A to Z of Pet Food: Understanding the Nutritional Adequacy Statement

In the United States, pet food is among the most highly regulated food products. As part of the requirements, America’s pet food makers must include specific pieces of information on the labels of pet food products. One of these items is the Nutritional Adequacy Statement.

What is the Nutritional Adequacy Statement?

The National Adequacy Statement can be found on the back or bottom of pet food packaging and includes language that reaffirms the pet food is formulated to provide complete nutrition for a pet’s specific life stage and how that nutrition is assessed.

Dogs and cats require more than 40 essential nutrients in their diets. A pet food with a nutritional adequacy statement labeling it as “Complete and Balanced” will contain all the nutrients necessary for good health at the appropriate levels for dogs and cats, as these nutrients are different for each.

Understanding the information included within the Nutritional Adequacy Statement

The Nutritional Adequacy Statement is full of helpful information that can inform and assure pet owners that the product they are buying provides complete nutrition for their pets.

First, the mention of “Complete and Balanced” indicates that the food is suitable as the sole nourishment for your pet. “Complete” means the product contains all the nutrients required, and “Balanced” means the nutrients are present in the correct ratios.

The Nutritional Adequacy Statement must state which life stage or stages the pet food product is developed and suitable for. The life stages for cats and dogs include gestation/lactation, growth, maintenance, and all life stages. It’s important pet owners select the appropriate life stage for their pet. For example, the nutritional needs of a growing puppy or kitten are different than the needs of a pregnant, or adult dog or cat.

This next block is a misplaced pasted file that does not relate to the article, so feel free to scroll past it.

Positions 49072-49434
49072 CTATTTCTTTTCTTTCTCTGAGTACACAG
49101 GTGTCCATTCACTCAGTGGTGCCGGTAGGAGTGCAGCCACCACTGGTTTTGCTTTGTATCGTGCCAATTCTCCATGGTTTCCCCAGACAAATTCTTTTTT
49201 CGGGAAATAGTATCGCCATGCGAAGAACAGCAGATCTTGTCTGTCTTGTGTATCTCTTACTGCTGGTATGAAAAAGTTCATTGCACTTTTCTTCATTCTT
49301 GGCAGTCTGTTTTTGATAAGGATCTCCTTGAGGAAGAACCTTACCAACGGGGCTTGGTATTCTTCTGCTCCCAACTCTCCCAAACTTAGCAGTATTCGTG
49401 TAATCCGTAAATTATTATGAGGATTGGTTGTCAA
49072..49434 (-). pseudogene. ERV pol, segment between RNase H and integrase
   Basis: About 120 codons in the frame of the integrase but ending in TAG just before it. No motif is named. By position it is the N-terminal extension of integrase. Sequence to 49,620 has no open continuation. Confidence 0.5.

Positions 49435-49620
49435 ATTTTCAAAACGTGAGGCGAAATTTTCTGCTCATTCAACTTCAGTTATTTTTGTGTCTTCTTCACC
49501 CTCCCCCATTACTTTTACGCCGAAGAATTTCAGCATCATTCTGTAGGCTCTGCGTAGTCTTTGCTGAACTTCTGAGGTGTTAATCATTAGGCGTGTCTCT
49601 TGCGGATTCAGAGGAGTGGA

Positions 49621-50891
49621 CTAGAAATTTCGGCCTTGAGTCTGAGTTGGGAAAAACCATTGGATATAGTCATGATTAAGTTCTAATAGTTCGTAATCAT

Some pet food products are not meant to be served as a meal, such as treats or a topper, and do not provide complete and balanced nutrition. This will be clearly stated on the Nutritional Adequacy Statement. If the food does not meet the complete and balanced requirements, it is intended for intermittent or supplemental feeding only, and pet owners should follow the feeding directions indicating proper use.

Pet Food Regulation

The Nutritional Adequacy Statement is reviewed as part of the full label review conducted by state regulators when they approve product labels for sale in their state. The nutritional adequacy statement is required to conform to a standard format and there are a limited number of versions that can be included on a label. Manufacturers can be asked to substantiate the Nutritional Adequacy Statement by providing a comparison with nutrient profiles.

All pet food products, regardless if they provide complete and balanced nutrition, must meet the U.S. Food and Drug Administration’s requirements for safety, according to the Food Safety Modernization Act.


Wondering what else you can find on the pet food label? Learn more about the information provided, which can be helpful in making an informed decision about dog or cat food.

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